What you do when there’s no time to think depends on what you’re prepared to do and what you’re trained to do, and the agreements you have made with your inner self. Somebody once claimed that the difference between a community and a scene is the infrastructure we create to meet people’s needs. Be serious about your preparations for seriousness.

Conflict Resolution Techniques

  • Take a few deep breaths
  • Show the person/people respect
  • Ask them to show you respect
  • Tell them your first name, ask for theirs and use it often
  • Use a low, calm tone of voice
  • Use non-inflammatory language
  • Use a non-threatening body posture (sit down, give them space)
  • Don’t make sudden movements
  • Keep people from crowding around and talking over one another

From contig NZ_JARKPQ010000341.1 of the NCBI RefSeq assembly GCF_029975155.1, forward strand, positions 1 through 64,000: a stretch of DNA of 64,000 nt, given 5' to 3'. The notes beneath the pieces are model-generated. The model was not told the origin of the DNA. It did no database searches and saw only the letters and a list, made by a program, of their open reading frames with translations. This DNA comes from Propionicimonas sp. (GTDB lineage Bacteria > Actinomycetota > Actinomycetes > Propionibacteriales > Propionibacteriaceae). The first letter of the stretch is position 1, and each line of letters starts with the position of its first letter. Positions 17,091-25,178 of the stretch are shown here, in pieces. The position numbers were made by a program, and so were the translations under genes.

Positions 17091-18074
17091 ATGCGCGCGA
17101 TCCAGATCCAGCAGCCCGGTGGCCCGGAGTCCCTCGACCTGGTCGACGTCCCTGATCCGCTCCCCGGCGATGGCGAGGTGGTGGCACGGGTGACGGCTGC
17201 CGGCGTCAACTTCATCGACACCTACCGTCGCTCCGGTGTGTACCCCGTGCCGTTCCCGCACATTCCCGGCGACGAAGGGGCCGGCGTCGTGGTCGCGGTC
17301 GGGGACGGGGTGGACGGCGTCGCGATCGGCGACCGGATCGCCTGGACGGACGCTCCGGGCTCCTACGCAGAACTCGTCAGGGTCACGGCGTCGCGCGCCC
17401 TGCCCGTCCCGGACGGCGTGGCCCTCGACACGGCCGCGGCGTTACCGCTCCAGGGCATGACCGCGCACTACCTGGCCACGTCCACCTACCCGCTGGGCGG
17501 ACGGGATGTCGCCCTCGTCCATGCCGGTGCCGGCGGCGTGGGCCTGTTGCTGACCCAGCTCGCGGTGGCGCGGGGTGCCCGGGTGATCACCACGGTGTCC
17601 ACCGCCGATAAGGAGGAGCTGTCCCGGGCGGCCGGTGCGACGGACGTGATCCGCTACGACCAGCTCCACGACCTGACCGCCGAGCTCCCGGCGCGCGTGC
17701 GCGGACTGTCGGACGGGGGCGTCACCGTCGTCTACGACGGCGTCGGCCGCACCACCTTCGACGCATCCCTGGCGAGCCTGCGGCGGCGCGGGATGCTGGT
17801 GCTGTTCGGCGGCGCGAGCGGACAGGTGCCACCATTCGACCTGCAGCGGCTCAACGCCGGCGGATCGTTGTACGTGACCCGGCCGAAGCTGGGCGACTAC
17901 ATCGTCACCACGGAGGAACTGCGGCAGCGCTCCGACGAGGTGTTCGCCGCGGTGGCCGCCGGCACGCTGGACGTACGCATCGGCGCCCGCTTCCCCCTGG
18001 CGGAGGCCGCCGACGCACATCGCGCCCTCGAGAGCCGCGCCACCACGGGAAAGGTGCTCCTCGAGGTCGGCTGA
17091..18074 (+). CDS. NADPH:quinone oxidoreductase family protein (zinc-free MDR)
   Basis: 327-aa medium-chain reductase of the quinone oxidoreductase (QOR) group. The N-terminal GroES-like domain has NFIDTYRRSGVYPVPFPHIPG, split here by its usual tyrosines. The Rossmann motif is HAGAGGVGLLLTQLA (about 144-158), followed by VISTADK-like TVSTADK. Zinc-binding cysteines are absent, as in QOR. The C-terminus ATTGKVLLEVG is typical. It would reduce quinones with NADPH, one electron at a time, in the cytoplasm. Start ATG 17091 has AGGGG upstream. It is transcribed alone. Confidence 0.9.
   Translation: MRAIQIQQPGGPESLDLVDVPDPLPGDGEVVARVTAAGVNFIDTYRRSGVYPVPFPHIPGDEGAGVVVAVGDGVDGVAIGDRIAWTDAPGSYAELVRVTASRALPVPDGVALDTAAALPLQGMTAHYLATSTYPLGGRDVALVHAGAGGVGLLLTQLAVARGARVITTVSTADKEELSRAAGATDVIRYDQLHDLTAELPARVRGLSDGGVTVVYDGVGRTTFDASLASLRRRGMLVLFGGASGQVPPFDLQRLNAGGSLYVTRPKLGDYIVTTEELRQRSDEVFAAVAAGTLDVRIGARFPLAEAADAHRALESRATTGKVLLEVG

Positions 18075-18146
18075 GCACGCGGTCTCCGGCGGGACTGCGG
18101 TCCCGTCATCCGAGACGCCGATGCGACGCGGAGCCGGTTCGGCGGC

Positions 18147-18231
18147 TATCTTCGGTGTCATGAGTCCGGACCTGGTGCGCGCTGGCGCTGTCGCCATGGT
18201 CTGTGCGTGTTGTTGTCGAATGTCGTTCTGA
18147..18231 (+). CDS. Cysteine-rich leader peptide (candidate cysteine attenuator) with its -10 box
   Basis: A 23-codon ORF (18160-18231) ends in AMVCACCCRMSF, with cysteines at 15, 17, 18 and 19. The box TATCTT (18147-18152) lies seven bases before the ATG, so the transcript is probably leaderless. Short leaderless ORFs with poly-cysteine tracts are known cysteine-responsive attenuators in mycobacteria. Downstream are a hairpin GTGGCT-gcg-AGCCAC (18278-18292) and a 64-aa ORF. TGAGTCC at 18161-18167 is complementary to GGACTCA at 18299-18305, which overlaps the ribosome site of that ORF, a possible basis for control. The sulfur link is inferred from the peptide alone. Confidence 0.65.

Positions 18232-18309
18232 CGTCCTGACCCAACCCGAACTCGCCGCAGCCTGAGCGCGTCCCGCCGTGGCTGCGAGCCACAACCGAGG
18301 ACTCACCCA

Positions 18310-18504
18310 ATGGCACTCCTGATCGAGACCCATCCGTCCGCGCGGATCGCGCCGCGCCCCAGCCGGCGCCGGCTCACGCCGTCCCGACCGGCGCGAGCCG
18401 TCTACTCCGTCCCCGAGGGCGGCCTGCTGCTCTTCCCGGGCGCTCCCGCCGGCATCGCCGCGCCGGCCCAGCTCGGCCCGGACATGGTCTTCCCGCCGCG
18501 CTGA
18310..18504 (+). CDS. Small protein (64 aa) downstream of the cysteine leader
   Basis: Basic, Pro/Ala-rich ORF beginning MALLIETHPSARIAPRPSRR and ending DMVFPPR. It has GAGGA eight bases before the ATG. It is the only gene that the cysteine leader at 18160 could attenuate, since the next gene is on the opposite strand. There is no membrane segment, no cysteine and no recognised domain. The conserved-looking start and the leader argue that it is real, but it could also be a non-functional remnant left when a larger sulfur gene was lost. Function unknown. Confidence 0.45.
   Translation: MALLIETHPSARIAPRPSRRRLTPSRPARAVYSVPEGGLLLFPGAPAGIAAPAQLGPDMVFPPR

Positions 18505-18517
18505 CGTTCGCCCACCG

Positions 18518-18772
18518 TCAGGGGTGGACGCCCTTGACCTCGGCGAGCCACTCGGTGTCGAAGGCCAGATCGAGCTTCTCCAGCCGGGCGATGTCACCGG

• If you’re already sitting down and you want to get up, do so slowly
  • Look them in the eye, but let them avoid eye contact if they want
  • Avoid using substances that interfere with clear thinking
  • Be honest and sincere
  • Ask them what it is they want and how you can help
  • Listen intently, and don’t talk until they’re through venting
  • Without necessarily agreeing, let them know you understand their position
  • Tell them what you think they are trying to tell you
  • Tell them what you like about their position
  • Validate and show an understanding of their situation
  • Don’t debate the issue or confront their complaint directly, instead calmly communicate your reasons for your actions
  • If you feel frustrated or you’re not getting anywhere, step back and let another person take over
  • Clarify any possible misunderstandings